Collins Aerospace Takes Steps Toward the Next Power Grid

 - April 5, 2019, 10:43 AM
UTC's Project 804 re-engined de Havilland Dash 8 Series 100 will be the first to take advantage of Collins Aerospace's new Grid lab.

Eyeing the future of hybrid and electric-powered aircraft, Collins Aerospace yesterday revealed its plan to establish a $50 million, 25,000-sq-ft lab, called “the Grid,” that will pull together expertise throughout the company and its parent United Technologies Corp. to make step changes toward electric flight.

“Collins has a long and a strong history in electrical systems,” said Collins Aerospace CEO Kelly Ortberg yesterday in Rockford, Illinois, during an event that unveiled the plans for the new facility. “The Grid positions us to remain the world leader in the electrification of aircraft for decades to come.” It will enable the company to design and test the next generation of electric aircraft across business aviation, commercial air transport, military, unmanned, and urban air mobility markets.

To be housed within Collin’s Aerospace’s nearly 100-year-old site in Rockford, the Grid will build on knowledge the company has gained as a power systems supplier over multiple platforms for decades. This includes the development and certification of what Ortberg called the “world’s largest flying micro-grid," a 1.5-megawatt power-management and distribution system aboard the Boeing 787.

In addition to the background on electric systems at Collins Aerospace, the lab also will pull in know-how from fellow companies and outside suppliers to solve issues surrounding weight, power density, thermal loss, and high-voltage distribution that are critical in making significant steps forward in electric propulsion.

Tim White, president of Collins Aerospace Power and Controls, called the Grid a “tool” to enable the team to innovate on hybrid and electric systems, developing multiple multi-megawatt-class generators, motors, and motor controls that can be certified and operate safely in every environment and failure mode. To illustrate the scope of the projects, he noted that one megawatt of power is equal to the power consumption of about 400 homes.

The Grid is anticipated to create 50 jobs just to operate the labs but might result in the creation or use of far more positions, depending on projects involved. The $50 million investment is part of a larger $150 million investment that the company plans to make over the next three years in electrification projects, Ortberg said, adding these technologies have the capabilities of reducing noise by 85 percent, fuel consumption by 40 percent, carbon dioxide emissions by 20 percent, and operations and maintenance costs by 20 percent.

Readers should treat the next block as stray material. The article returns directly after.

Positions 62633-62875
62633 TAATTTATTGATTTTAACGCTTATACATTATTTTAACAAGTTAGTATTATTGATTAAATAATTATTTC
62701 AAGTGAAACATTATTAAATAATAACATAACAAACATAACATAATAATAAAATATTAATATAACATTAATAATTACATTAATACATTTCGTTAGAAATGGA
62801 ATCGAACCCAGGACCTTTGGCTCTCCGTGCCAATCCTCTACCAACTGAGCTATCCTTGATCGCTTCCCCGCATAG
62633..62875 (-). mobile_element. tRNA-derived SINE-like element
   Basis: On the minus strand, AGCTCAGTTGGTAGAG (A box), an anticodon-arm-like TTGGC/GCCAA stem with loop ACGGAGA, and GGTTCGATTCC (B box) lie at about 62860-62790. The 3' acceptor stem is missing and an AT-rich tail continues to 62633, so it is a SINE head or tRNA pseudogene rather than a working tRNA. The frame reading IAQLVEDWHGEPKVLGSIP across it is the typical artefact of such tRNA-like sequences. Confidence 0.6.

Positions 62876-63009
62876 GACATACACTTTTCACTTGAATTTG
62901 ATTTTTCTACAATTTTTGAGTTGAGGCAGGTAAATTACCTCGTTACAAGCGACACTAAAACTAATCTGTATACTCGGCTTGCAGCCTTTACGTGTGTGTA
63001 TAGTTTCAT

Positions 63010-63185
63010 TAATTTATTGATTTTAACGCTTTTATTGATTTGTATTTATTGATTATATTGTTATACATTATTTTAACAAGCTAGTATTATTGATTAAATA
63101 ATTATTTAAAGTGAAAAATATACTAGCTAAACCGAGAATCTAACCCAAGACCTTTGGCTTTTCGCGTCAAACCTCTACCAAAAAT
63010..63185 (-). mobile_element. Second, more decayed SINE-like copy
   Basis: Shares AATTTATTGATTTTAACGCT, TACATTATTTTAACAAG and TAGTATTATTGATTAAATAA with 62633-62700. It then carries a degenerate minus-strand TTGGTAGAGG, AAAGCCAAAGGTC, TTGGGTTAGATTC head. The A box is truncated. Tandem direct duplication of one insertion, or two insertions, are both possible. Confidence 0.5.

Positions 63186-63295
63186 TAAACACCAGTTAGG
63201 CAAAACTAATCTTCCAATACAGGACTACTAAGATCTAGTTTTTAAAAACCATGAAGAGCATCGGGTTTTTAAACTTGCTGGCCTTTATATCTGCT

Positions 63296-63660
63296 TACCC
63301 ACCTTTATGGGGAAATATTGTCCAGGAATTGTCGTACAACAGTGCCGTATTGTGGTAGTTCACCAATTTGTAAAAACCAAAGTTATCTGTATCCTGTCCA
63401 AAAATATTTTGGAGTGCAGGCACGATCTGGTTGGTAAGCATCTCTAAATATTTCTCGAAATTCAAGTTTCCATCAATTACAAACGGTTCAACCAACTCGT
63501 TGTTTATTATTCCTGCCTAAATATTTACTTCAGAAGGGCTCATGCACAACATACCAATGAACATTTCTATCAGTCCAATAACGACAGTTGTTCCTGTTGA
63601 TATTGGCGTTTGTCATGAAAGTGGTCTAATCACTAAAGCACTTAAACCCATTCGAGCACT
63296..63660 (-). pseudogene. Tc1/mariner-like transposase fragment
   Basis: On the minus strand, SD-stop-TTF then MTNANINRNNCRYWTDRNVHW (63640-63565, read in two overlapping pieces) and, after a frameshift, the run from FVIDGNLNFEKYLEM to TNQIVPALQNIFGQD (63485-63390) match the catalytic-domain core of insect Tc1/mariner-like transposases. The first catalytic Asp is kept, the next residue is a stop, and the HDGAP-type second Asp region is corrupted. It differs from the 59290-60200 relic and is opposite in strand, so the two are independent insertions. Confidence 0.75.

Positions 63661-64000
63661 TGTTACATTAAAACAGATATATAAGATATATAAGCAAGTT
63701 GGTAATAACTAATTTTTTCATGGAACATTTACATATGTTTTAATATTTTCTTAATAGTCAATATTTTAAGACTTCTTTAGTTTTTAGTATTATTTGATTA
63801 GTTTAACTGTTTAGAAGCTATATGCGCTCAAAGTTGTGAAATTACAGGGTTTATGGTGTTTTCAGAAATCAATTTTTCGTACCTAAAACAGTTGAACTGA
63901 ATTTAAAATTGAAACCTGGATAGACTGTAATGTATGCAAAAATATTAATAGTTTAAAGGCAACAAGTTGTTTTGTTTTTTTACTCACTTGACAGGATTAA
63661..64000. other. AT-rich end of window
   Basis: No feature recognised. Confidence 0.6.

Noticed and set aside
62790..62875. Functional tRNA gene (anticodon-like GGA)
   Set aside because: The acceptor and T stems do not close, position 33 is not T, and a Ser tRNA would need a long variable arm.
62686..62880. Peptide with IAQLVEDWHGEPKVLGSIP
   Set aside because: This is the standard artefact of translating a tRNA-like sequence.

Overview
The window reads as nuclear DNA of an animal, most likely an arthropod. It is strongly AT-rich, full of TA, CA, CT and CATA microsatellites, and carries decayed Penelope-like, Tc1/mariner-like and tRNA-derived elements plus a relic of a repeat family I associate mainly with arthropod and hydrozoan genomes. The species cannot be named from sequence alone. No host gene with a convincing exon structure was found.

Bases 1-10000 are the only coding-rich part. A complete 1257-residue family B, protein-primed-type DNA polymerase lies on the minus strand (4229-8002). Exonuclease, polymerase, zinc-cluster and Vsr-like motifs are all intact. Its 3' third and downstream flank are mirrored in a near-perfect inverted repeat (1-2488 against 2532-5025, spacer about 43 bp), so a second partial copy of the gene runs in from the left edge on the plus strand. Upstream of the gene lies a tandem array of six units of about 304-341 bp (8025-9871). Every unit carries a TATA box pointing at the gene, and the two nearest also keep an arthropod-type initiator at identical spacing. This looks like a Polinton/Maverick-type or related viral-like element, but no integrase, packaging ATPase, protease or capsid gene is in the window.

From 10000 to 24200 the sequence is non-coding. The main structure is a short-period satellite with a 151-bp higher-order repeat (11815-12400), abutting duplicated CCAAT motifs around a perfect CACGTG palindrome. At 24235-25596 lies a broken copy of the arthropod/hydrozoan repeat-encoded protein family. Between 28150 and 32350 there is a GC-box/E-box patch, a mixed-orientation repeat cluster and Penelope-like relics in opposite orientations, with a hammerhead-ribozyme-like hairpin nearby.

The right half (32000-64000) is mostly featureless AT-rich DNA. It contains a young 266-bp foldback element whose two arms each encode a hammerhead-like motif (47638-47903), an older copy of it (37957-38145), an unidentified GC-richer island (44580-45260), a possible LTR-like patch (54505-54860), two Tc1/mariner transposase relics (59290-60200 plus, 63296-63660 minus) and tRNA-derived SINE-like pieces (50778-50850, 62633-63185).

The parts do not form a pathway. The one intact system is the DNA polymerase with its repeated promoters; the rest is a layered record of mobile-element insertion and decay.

To begin operating in about 12 months and be fully operational by 2021, the Grid will comprise four separate labs that will have the flexibility to interchange projects and run them simultaneously. The first of the projects to take advantage of the grid will be the recently revealed Project 804, a hybrid demonstrator that involves a re-engined de Havilland Dash 8 Series 100 stationed at Pratt & Whitney’s facility in Montreal, Quebec.

Spearheaded by the recently formed United Technologies Advanced Projects (UTAP) team, the project was named after the distance, in miles, between Rockford and Montreal. The demonstrator is designed to showcase the economic viability of hybrid-electric propulsion, involving a two megawatt-class propulsion system. This project is anticipated to demonstrate a 30 percent savings in fuel consumption.

Plans call for flying the demonstrator within three years. The idea isn’t to certify this particular project but to gain knowledge on a roadmap to the ultimate goal of electric and hybrid flight. This includes systems integration and involves a human factors element, working with pilots on what will work best from the flight deck. In addition, added Jason Chua, executive director of UTAP, the project will involve engaging with regulators to demonstrate the safety of the systems and pave the way for a certification basis.

But the project underscores the philosophy of the team of working with speed by tackling doable projects that can be certified. This includes working with off-the-shelf technologies, such as batteries. Collins Aerospace has the expertise in battery integration but will work with others with a background in battery cell technology. However, Collins Aerospace is not yet ready to detail which vendors it may be collaborating with at this point.

The Grid is not as much intended to look at the smaller motors involved in the generation of a small eVTOL commuter, White said, adding that technology is already available. Collins Aerospace is more looking at larger propulsion systems that could drive the range of aircraft. As such, company executives expect the lab will be used in partnership with a variety of partners, potentially including military, academia, other interested parties.

At the same time, Collins Aerospace is building the lab with some announced projects in mind, White said. And, Greg Winn, director of program management for UTAP, added Project 804 has “generated quite a bit of…positive interest,” across several parties.